Being a Black student in a predominantly white institution can be difficult, and even more difficult in spaces such as environmental studies. As my classmates flow into the room with over priced Hydroflasks and Patagonia sweaters, it’s apparent that I don’t and will not ever fit into the mold of what environmental studies looks like.
I sit surrounded by die-hard vegans, whale advocates and bleeding-heart Liberals who are quick to call out Trump but slower to check their internalized anti-blackness and the access provided to them by white privilege.
If it wasn’t for professors like Depti Chatti, Ph.D, I admittedly would not have seen the necessity of social justice and activism within the field of environmental studies.
There is a need for diversity in faculty and curriculum that is more progressive and inclusive and includes voices of those least heard in environmental spaces– Black women, Indigenous women, women of color and people from the BIPOC LGBTQ+ community. The time is far gone for having classes about community and society taught by the currently dominant power structure–cisgender white men.
After getting adjusted and narrowing my focus within environmental studies, I have been able to find my niche within prison ecology and land liberation with the aims to dismantle systemic racism by putting an end to food apartheid. I am currently working on a Black land liberation project through the African American Center for Academic Excellence, with a focus on food autonomy. It is to highlight how systemic health inequalities stemming from redlining and racism can be counterbalanced by shifting to a societal model based on communal farming and reciprocity.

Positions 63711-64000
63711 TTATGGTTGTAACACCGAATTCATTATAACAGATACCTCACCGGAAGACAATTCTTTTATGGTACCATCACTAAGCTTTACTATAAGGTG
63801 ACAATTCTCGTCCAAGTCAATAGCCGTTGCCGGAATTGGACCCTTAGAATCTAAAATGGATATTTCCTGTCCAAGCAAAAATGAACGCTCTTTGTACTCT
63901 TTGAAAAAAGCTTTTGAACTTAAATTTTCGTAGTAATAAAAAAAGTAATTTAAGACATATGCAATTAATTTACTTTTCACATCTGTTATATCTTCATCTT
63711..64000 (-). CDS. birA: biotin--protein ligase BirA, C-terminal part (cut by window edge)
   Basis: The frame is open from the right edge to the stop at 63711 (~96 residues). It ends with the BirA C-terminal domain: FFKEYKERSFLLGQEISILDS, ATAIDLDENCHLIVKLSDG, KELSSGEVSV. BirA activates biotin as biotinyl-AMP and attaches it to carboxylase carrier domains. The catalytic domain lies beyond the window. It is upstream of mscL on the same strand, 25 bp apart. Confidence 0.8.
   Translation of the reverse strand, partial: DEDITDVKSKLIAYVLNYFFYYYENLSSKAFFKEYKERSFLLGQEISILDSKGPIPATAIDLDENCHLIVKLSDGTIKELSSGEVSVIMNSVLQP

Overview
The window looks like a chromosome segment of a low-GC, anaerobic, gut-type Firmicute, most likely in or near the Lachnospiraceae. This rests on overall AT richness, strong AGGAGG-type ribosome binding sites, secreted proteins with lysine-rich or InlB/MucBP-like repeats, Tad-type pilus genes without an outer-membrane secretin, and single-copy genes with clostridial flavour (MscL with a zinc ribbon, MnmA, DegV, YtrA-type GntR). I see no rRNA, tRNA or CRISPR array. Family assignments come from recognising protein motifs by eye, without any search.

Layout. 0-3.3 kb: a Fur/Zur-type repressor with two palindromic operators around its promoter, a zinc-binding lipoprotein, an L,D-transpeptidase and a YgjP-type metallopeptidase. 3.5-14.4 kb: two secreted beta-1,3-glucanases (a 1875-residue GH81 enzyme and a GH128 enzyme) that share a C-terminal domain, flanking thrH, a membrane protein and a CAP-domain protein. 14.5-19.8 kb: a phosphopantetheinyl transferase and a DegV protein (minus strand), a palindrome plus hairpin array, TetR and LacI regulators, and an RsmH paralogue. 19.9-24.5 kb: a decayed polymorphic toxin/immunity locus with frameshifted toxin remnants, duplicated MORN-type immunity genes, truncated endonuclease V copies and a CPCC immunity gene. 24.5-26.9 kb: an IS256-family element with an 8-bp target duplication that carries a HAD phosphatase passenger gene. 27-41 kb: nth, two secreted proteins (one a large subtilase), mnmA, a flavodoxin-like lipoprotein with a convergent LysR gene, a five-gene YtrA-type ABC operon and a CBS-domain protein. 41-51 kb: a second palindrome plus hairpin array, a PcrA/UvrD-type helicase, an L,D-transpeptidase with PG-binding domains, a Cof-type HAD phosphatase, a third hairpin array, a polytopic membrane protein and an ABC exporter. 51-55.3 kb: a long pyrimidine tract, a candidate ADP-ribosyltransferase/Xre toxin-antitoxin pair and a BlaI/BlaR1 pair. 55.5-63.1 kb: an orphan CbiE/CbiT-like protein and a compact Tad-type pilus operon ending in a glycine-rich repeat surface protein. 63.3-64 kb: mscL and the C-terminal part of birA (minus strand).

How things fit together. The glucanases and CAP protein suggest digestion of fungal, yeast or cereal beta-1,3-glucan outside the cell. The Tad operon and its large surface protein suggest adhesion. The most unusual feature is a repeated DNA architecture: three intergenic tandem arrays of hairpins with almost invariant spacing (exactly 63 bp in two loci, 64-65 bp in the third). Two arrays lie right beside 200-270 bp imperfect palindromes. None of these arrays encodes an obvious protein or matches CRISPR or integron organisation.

Ruth Wilson Gilmore, a leading prison ecologist, highlights the prison industrial complex in a way that makes sense on an environmental level. Trucking highways built to go to prisons cut through low-income neighborhoods. Rates of asthma rise, rates of school absence rise due to health issues and subsequently, rates of incarceration rise. Over-policing of urban areas is focused due to rampant police brutality, but as we think towards abolition, we must also think towards sustainability and how to work with the land as the Indigenous people of this land have for centuries and continue to do so today.
It is startling to think about the complex interwoven web of eco-capitalism and genocide that takes place in Black, Latinx, Indigenous, immigrant and poor white communities across America. What is happening is nothing short of an environmental crisis.
The unlearning and relearning process of environmental studies major at HSU has a rollercoaster of emotions, ego deaths, and calls to be activists when you’re home at the table with your parents on break.
The access to nature provided in Humboldt is healing. You might catch me foraging in the rain or surfing under camel rock, hiking the Lost Coast trail and burning my sock. I’m worried about the bees being transported for pollination and the pollution ruining the bird population. But next time you think about birds and the bees, think about the kids who don’t get to see trees; the ones that can’t breathe.
This piece was originally published in the Humboldt State University Environmental Studies Newsletter, Spring 2021.